Three pest control agents are used in the greenhouses. Cryptolaemus montrouzieri is an insect that preys on beetles. Amblyseius swirskii is a predacious mite (slow-release packets of mites can sometimes be seen tucked into the plants’ foliage). Between them they rid the greenhouses of scales, thrips and several other kinds of insect pests. Encarsia formosa is a tiny wasp whose larvae are parasites of whitefly larvae. Micro-organisms like bacteria, viruses and fungi can also be introduced in the greenhouses to infect and eradicate insect pests.

Another strategy involves growing indicator plants and banker plants in the greenhouses. Indicator plants attract harmful insects, so that horticulturists can quickly spot any infestation. Sometimes the plant can be destroyed before the pests spread.

Banker plants, on the other hand, serve as hosts for pest control agents. Small groups of indicator plants and banker plants may be dotted throughout the collections.

Biological pest control in the outdoor gardens

Biological pest control is also successfully applied in some of the outdoor gardens:

  • In the Courtyard of the Senses, harmful aphids and mites are controlled by predators (Aphidius, lacewings and ladybird beetles).
  • In the Japanese Garden, two predators (Amblyseius fallacis, Stethorus punctillum) have been introduced to control mites that attack the thujas.
  • In the First Nations Garden, a predator (Stethorus punctillum) is used to control mites.
  • Ladybird beetles control the aphids that attack the annuals in the Reception Gardens.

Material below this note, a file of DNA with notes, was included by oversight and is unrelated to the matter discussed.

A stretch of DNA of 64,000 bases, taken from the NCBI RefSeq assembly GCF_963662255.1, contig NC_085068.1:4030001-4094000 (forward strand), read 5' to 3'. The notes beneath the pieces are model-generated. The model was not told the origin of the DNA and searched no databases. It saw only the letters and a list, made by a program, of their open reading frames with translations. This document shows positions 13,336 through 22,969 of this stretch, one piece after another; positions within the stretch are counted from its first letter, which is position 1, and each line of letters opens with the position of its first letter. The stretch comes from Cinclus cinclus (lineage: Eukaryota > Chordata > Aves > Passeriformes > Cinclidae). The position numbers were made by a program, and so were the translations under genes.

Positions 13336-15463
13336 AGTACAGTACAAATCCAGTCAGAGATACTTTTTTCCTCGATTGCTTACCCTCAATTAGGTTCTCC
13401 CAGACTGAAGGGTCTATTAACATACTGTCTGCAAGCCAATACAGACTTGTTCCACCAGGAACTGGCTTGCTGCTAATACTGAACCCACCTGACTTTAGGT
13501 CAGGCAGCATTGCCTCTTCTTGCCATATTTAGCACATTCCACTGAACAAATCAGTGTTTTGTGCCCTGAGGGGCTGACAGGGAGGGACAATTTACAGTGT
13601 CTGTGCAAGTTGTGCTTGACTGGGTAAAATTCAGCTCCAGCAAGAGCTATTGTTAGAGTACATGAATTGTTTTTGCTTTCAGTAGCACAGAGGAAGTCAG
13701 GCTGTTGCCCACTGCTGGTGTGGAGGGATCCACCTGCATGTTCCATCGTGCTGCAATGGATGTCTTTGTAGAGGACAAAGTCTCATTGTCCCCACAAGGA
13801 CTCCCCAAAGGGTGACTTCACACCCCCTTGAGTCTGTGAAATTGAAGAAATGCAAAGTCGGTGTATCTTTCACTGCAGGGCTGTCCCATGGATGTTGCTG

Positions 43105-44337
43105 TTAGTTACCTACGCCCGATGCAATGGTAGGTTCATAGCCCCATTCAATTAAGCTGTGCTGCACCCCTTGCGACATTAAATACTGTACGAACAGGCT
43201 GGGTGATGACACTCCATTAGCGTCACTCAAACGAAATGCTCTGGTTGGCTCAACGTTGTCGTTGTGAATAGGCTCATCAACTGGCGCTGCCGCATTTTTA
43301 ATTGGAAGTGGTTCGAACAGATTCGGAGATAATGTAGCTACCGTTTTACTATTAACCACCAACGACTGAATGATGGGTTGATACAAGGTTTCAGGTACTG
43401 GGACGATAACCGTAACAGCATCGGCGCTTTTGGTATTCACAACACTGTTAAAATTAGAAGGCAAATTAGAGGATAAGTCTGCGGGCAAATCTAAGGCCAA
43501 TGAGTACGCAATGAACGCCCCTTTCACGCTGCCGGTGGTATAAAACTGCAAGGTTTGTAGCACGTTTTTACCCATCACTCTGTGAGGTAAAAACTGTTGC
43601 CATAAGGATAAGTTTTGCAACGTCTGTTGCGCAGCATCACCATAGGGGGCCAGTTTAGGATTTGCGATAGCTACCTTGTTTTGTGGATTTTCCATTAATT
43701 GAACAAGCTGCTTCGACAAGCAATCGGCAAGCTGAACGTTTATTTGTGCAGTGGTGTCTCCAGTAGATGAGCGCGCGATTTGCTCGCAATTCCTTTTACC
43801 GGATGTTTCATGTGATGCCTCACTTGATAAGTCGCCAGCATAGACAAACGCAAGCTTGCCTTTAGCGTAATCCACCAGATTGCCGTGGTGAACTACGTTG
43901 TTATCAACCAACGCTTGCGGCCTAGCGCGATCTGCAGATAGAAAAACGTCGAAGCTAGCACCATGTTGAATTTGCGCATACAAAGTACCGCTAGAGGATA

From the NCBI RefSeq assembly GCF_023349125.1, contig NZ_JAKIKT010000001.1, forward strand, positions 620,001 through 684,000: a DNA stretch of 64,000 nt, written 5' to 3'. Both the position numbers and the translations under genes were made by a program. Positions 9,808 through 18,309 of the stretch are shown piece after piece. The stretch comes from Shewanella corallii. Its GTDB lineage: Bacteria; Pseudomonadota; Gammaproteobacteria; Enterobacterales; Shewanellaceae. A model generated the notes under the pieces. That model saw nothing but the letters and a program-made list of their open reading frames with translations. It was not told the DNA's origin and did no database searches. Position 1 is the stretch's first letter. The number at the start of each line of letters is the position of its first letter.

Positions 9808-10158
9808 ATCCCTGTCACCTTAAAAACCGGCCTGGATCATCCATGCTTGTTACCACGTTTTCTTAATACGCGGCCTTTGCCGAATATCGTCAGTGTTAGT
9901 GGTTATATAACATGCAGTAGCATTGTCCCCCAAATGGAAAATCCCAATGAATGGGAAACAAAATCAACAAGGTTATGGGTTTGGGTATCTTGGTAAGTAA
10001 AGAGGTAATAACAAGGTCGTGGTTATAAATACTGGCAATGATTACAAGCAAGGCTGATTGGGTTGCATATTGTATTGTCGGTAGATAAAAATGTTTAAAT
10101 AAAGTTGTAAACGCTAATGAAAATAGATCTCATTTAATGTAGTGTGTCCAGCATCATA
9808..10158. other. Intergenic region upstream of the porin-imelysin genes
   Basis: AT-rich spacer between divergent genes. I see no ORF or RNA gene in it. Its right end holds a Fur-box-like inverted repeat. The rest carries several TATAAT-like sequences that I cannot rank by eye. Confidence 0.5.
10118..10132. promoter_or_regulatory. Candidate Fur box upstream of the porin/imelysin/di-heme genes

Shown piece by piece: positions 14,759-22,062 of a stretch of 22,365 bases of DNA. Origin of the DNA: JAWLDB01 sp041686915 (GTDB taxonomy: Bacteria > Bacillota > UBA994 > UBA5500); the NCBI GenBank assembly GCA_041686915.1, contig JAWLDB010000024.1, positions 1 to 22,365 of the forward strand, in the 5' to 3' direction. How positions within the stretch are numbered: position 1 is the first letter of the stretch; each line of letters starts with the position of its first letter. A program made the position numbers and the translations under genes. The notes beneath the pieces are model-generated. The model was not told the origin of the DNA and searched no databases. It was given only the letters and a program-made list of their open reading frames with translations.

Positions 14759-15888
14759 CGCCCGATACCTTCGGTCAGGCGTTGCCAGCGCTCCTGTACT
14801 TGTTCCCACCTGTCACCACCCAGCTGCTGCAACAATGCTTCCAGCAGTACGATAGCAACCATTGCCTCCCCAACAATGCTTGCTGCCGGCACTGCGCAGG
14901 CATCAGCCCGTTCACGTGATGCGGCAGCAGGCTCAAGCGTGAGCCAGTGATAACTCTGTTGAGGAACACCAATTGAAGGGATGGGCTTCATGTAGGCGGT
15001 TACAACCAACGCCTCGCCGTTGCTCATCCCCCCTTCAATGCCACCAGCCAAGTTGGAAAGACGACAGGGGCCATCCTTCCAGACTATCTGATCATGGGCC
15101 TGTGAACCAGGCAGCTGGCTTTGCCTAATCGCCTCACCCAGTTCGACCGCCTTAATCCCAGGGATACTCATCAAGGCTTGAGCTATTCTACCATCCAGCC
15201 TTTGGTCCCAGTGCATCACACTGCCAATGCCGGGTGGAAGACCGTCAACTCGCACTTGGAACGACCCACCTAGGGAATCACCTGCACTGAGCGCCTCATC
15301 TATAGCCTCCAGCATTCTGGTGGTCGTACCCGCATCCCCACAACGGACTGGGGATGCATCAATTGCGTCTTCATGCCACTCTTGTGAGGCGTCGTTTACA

Integrated pest control

Integrated pest control is a strategy combining several methods to control insect pests, without necessarily eradicating them. It includes preventive methods (plant and site selection, crop rotation), physical and mechanical barriers, biological pest control and, as a last resort, careful and limited use of pesticides – always preferring those with a low environmental impact. Synthetic pesticides are used only when all other control methods have failed. For integrated pest control to be effective, regular screening must be done so that the appropriate action can be taken immediately. The goal is to effectively control insect pests, at a reasonable cost, while respecting the environment and protecting the health of Garden visitors and employees.

Integrated pest control is successfully used in all the outdoor gardens and in the service greenhouses, as follows:

  • Apply various prevention measures (select plants with better resistance to insect pests, and ensure appropriate growing conditions);
  • Identify enemies and allies;
  • Detect the problem and assess its severity;
  • Use intervention thresholds;
  • Adapt the ecosystem;
  • Combine physical, biological, chemical (synthetic) and other control methods and apply them at the right place and time;
  • Assess the effectiveness of the actions and the data collected, and re-assess the situation.

In the Rose Garden, where there are more than 10,000 rose bushes, over 98% of synthetic pesticides have been replaced with low-impact solutions, i.e.:

  • Improved screening and monitoring techniques;
  • Use of low-impact pesticides (insecticidal soap, pyrethrin, biofungicide, baking soda) and clay-based repellent;
  • Use of companion plants.

Based on article by Conrad Bertrand in Quatre-Temps magazine.